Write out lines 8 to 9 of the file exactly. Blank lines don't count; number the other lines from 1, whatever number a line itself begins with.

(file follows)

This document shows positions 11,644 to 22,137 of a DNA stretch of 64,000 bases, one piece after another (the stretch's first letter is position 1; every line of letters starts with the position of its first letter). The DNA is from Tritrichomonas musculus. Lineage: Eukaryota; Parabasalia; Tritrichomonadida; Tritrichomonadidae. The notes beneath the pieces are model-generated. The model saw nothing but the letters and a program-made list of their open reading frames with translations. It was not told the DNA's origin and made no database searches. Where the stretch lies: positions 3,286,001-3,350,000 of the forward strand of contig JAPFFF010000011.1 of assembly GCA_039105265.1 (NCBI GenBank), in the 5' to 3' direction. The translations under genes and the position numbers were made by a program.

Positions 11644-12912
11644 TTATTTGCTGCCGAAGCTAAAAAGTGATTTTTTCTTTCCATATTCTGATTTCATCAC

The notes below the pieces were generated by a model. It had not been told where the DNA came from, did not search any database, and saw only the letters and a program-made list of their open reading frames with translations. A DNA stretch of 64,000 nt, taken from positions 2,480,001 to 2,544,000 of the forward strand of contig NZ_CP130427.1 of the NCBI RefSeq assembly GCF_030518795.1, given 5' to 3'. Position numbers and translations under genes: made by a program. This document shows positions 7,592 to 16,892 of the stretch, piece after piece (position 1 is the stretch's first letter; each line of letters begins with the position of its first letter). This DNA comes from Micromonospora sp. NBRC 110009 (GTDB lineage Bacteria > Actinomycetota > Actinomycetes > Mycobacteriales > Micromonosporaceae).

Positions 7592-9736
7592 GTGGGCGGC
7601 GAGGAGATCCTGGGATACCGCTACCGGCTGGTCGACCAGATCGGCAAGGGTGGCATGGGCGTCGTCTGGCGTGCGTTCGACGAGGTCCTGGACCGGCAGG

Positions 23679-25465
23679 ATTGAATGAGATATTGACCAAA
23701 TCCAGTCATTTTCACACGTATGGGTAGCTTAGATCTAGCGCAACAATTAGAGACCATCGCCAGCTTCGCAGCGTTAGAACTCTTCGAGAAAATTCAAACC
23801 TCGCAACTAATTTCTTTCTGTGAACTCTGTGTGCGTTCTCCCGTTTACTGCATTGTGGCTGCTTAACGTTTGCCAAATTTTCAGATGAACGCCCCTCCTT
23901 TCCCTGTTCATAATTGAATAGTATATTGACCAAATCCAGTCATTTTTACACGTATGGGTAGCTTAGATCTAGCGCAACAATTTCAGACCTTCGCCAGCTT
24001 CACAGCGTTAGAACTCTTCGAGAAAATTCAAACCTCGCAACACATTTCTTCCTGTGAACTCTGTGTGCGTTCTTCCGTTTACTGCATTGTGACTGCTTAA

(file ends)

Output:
Positions 23679-25465
23679 ATTGAATGAGATATTGACCAAA